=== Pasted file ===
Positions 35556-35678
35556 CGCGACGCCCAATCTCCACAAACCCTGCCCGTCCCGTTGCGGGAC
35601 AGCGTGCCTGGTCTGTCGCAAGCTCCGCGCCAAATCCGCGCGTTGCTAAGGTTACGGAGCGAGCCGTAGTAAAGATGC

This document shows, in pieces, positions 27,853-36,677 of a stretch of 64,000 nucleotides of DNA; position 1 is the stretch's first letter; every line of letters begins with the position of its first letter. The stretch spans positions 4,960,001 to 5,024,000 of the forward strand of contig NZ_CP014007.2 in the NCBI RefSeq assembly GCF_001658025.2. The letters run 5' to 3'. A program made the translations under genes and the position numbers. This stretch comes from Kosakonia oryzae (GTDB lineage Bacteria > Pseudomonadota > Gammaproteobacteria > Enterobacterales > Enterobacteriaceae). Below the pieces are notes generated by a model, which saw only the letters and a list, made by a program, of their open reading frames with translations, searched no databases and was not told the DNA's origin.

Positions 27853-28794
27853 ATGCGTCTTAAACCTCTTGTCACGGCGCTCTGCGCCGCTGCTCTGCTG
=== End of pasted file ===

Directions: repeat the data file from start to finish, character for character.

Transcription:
Positions 35556-35678
35556 CGCGACGCCCAATCTCCACAAACCCTGCCCGTCCCGTTGCGGGAC
35601 AGCGTGCCTGGTCTGTCGCAAGCTCCGCGCCAAATCCGCGCGTTGCTAAGGTTACGGAGCGAGCCGTAGTAAAGATGC

This document shows, in pieces, positions 27,853-36,677 of a stretch of 64,000 nucleotides of DNA; position 1 is the stretch's first letter; every line of letters begins with the position of its first letter. The stretch spans positions 4,960,001 to 5,024,000 of the forward strand of contig NZ_CP014007.2 in the NCBI RefSeq assembly GCF_001658025.2. The letters run 5' to 3'. A program made the translations under genes and the position numbers. This stretch comes from Kosakonia oryzae (GTDB lineage Bacteria > Pseudomonadota > Gammaproteobacteria > Enterobacterales > Enterobacteriaceae). Below the pieces are notes generated by a model, which saw only the letters and a list, made by a program, of their open reading frames with translations, searched no databases and was not told the DNA's origin.

Positions 27853-28794
27853 ATGCGTCTTAAACCTCTTGTCACGGCGCTCTGCGCCGCTGCTCTGCTG